Applied relaxation training
Applied relaxation training brings together a number of proven stress management techniques. These techniques were developed by Swedish physician L.G.Ost. The script for these sessions is based on the chapter on applied relaxation training from "The Relaxation & Stress Reduction Workbook" (Davis M et al, 2000). They can help in a variety of life situations from day to day frustrations to managing stress during exams.
Guidelines for practice
- Allow yourself sufficient time in a quiet space to practice.
- Don't rush yourself. Practice each stage regularly till you feel comfortable before moving to the next part. The whole program will require at least four to six weeks.
- Each new stage will help you relax more quickly and more deeply till you can relax at will in less then a minute.
The program guides you through four stages after which you will be able to apply these techniques during stressful situations. Each stage builds on the one before it while effectively reducing the time as you progress.
Part 1: Progressive muscle relaxation
Progressive muscle relaxation will help you recognise the difference between tension and relaxation in each of the major muscle groups. Being able to distinguish between tense and relaxed state is important. It helps you drain the tension from your muscles and identify trouble spots which you can pay more attention to in the future. You will also be able to bring your muscles to a deeper state of relaxation.
Give yourself one to two weeks time to practise. Your goal should be to relax your entire body in about twenty minutes.
- Download the audio file (mp3 audio 9.88 mb, 21.35 min)
Part 2: Release only relaxation
Release only relaxation cuts out the tensing step in progressive muscle relaxation. This means you can cut the time by half.
With practise you will find that with mental focus you can drain your muscles of their tension, with no need to tense them first.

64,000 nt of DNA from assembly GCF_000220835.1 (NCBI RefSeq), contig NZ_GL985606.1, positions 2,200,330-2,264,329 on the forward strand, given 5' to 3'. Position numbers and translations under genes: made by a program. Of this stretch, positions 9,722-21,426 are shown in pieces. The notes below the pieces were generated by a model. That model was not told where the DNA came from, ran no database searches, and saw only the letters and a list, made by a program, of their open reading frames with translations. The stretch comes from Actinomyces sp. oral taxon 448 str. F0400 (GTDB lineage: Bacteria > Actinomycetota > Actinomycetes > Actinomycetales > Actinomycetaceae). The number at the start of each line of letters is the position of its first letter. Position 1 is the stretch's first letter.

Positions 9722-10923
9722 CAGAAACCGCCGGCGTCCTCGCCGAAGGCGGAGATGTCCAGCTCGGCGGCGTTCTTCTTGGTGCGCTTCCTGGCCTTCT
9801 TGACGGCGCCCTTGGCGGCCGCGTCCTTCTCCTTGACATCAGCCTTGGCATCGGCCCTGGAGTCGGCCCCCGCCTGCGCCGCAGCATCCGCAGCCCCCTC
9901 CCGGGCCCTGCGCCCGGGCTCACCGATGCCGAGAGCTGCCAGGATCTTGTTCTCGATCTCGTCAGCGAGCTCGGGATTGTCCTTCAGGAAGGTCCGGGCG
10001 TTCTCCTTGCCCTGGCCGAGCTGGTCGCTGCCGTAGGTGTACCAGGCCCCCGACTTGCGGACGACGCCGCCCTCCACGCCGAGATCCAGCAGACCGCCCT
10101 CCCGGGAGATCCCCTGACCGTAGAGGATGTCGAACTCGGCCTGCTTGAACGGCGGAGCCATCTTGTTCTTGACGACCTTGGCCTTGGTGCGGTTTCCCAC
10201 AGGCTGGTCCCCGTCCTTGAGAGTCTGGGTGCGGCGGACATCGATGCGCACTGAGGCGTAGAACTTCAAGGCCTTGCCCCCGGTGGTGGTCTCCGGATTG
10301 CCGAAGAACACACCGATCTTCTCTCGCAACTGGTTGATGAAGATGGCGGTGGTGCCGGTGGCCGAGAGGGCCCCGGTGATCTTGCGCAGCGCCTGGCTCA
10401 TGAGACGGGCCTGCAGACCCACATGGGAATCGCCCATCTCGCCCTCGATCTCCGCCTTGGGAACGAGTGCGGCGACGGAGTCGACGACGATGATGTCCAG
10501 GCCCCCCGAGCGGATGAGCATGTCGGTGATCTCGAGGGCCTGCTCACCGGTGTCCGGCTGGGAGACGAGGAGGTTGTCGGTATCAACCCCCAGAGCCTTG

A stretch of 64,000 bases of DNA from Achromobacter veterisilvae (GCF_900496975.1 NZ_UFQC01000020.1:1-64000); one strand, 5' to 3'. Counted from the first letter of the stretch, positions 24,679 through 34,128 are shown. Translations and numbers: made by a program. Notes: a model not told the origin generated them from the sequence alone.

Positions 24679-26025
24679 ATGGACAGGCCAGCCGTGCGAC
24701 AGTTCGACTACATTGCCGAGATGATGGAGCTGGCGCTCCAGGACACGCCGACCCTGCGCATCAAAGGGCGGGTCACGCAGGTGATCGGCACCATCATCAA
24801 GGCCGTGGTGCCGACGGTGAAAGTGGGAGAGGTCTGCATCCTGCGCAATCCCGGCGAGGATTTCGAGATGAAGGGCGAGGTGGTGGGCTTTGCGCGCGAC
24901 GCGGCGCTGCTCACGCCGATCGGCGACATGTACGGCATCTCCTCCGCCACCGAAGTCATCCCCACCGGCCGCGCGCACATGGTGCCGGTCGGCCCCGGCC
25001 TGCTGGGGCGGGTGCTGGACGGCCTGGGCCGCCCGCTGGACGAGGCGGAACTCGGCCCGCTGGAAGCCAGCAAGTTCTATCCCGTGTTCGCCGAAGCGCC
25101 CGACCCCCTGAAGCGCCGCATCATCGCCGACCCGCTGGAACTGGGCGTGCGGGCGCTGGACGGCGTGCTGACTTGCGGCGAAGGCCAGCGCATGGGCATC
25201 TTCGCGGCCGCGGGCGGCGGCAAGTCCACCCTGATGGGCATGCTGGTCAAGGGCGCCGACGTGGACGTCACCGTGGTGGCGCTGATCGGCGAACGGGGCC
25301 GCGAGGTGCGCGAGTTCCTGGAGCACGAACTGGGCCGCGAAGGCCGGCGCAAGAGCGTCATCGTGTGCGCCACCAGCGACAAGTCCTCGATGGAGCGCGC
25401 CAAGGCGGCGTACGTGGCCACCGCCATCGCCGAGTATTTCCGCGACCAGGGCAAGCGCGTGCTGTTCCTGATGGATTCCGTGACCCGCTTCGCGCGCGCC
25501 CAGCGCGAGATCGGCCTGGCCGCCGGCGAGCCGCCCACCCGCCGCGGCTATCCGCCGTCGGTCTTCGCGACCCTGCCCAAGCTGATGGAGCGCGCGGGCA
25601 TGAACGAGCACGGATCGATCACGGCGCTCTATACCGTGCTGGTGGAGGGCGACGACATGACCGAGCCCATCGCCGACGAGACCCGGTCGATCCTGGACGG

Give yourself one to two weeks time to practice. Your goal should be to relax your entire body in less than ten minutes.
- Download the audio file (mp3 file 4.42 mb 9.37 min)
Part 3: Cue controlled relaxation
Cue controlled relaxation further reduces the time you need to relax. In this stage you will focus on your breathing and condition yourself to relax exactly when you tell yourself too.
You will build an association between a cue for example a command "relax" and true muscle relaxation.
Be sure that you are comfortable with release only relaxation before you start practising cure controlled relaxation.
Give yourself one to two weeks time to practise. Your goal should be to relax your entire body about seven minutes.
- Download the audio file (mp3 file, 6:56 mins 3.17mb)
Part 4: Rapid relaxation
Rapid relaxation can bring the time you need to relax to less than one minute. Being able to relax that quickly can bring real relief during stressful situations.
Give yourself one to two weeks time to practise. Your goal should be to relax your entire body in less than three minutes.
- Download the audio file (mp3 file, 1.26 MB, 2.45 min)
Part 5: Applied relaxation
The final stage of applied relaxation training involves relaxing quickly in the face of anxiety provoking situations. You will use the same techniques that you practised in rapid relaxation the moment you notice a stress reaction.
Be patient with yourself. Applied relaxation is a skill and as any other skill, you will improve you ability with learning and practice.
If you breath speeds up and muscles tense up, or if you feel your heart rate increasing. Begin your three steps:
1. Take two or three deep, even breaths
2. Think these calming words to yourself as you continue to breathe deeply:
Breathe in...... relax...
Breathe in...... relax...
You can make it simpler by hearing yourself think "relax" each time you exhale.
3. Scan your body for tension and concentrate on relaxing the muscles that you don’t need to continue your current activity.
You can start off by practising these instructions after you have run a flight of stairs.
As you feel more confident visualise a stressful situation in real life (a difficult assignment or a fight with your friend) and practise these three steps.
Finally practise these steps when you encounter a stressful situation in real life. No one but you needs to know what you are doing. You and those around you will benefit from the calmness that you approach the crisis at hand.